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September 14, 2011

Recovery Inc: A Cognitive Tools Support Group

This a repost from two years ago.  I continue to believe in the potential effectiveness of this support group for people experiencing anxiety, depression and other disorders.

There's a little known but excellent support group resource available here in Austin, Texas and in hundreds of cities nationwide. It's called Recovery, Inc. It also goes by Recovery International.

The names are misleading which may explain the relative obscurity of the support group. Recovery is now a term that most people, including myself, associate with substance abuse recovery. But Recovery, Inc. is a self-help support group designed to assist people struggling with anxiety and depression. It can also help people with a variety of different psychological and emotional difficulties. For a list of the many struggles Recovery, Inc. can offer assistance with, click here. People who have alcohol and drug abuse issues can be helped, too, so long as their substance abuse is under control.

I assume the name confusion is why Recovery, Inc. has been undergoing some name changes. Their website tells me it is now being referred to as the Abraham Low Self Help Systems after the group's original creator, Abraham Low, M.D. You can read more, here.

But the name isn't so important. What matters is the group's core focus: teaching and helping group members persistently use cognitive skills to reduce symptoms.

I've had a few patients attend these groups. I have been consistently impressed with the quality of the skills taught there. I often refer my clients to the group in the hopes they will use it as a place to practice the cognitive skills learned in my individual therapy sessions, learn new skills above and beyond what our sessions have covered, and gain social support. I also refer individuals who are not attending therapy but would like some free-of-charge group support.
Recovery, Inc. teaches tools to help people cope better with situations that provoke unpleasant feelings and emotions. They call these tools "Recovery Language."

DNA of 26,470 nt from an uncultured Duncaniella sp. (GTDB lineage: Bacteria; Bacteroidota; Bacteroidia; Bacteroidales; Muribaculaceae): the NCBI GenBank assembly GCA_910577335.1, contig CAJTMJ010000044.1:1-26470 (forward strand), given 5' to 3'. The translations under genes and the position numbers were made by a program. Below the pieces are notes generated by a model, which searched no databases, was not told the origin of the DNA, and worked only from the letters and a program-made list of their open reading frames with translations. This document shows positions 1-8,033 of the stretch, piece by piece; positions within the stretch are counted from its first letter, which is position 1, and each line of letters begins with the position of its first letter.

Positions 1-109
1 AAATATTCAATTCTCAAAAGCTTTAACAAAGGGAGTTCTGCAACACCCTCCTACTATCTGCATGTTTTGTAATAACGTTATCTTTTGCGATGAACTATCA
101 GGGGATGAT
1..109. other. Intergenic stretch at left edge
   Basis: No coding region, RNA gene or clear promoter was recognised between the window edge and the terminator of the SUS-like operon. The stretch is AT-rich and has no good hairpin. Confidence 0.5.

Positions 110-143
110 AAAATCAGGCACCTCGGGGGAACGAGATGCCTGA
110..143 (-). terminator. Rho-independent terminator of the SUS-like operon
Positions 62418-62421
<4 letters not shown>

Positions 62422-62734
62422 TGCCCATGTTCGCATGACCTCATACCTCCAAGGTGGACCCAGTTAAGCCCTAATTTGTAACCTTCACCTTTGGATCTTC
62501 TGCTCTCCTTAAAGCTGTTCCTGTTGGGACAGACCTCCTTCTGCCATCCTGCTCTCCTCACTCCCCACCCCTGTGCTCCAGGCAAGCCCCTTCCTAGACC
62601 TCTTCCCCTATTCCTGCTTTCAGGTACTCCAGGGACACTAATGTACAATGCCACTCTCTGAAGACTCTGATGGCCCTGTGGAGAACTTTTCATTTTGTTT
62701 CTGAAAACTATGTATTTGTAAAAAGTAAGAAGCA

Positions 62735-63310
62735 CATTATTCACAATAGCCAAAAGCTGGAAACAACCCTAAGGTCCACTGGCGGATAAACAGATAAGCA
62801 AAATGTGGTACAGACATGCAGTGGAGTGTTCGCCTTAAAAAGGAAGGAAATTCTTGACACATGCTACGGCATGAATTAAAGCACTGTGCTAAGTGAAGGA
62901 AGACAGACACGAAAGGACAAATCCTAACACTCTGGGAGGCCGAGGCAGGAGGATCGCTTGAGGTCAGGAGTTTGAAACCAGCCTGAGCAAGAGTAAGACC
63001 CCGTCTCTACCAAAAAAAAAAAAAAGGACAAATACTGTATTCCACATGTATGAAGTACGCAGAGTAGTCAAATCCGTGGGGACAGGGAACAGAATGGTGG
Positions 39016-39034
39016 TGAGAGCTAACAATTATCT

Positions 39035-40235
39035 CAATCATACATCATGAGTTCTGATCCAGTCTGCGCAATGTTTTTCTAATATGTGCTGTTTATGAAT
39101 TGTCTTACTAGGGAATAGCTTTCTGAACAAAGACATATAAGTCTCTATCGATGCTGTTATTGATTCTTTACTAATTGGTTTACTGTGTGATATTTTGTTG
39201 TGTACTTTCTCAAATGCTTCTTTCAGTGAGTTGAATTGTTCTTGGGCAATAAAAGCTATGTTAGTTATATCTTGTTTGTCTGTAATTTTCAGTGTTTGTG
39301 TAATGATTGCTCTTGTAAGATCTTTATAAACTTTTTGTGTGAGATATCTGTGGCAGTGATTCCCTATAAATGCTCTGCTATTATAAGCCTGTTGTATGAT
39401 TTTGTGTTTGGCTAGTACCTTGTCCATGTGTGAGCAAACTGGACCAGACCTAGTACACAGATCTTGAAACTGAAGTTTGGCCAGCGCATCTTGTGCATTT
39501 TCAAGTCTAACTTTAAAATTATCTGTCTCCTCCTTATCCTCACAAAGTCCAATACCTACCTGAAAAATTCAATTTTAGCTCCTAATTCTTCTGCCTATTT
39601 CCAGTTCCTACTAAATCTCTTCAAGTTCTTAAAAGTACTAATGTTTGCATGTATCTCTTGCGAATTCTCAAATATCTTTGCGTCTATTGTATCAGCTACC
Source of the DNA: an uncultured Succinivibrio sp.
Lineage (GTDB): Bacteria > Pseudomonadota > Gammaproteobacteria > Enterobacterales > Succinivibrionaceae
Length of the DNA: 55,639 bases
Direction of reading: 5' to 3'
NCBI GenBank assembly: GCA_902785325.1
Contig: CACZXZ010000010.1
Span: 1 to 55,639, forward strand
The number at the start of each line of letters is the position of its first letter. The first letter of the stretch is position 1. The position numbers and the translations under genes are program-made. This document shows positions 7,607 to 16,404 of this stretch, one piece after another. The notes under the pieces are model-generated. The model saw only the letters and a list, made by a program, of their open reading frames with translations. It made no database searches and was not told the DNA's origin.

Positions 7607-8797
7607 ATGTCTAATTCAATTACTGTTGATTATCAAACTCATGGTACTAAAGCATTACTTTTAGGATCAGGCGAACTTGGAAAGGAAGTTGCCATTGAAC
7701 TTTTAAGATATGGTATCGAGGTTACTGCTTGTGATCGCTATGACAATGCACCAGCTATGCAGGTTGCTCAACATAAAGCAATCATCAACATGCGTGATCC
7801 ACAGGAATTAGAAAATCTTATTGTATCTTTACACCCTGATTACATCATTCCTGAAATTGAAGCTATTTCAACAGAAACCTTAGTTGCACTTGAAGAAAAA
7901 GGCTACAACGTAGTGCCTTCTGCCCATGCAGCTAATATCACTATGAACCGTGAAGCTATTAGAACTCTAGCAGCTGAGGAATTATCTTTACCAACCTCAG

One typical example: Many people experience significant anxiety walking into a support group for the very first time. Anxiety that, for so many, is anticipated ahead of time to such an extent that they fail to go to the group at all. Typical thoughts are, "I won't know anyone and I'll feel stupid." "I won't know what to say." "I'll be too nervous to talk and then I'll look ridiculous." "What if I walk into the room and everyone stares at me?"

The anxiety, fed by these negative, fear inducing thoughts, can mount until one feels overwhelmed and stays home, or stays in the car and drives away.
Recovery language might encourage you to "spot" and replace these negative thoughts with more realistic and empowering ones, such as:

"These thoughts are distressing, not dangerous."

"It is perfectly average for someone to feel nervous when walking into a new group."

"I can do this. I am capable."
"I will move my muscles and start heading inside."

"Bear the discomfort and comfort will come."

For more examples of personal situations, use this link to get to the in the self-help forums.

I've had a few patients attend only one meeting. Their complaint was that they didn't quite "get it." As I understand the group format, members use Recovery Language and new people feel a bit lost and confused. My advice to patients is this: Plan to attend at least three groups. See if some of the initial confusion, which again is average (a recovery term) lessens over time. See if you don't start to feel a little more comfortable. Find out how you can learn the Recovery Language for yourself. You will likely be encouraged to buy a book but it isn't essential.
So take the first step. Move your muscles to use the following link to find the support group closest to you.
I would love to hear readers first hand experience with Recovery, Inc. so feel free to share in the comment section.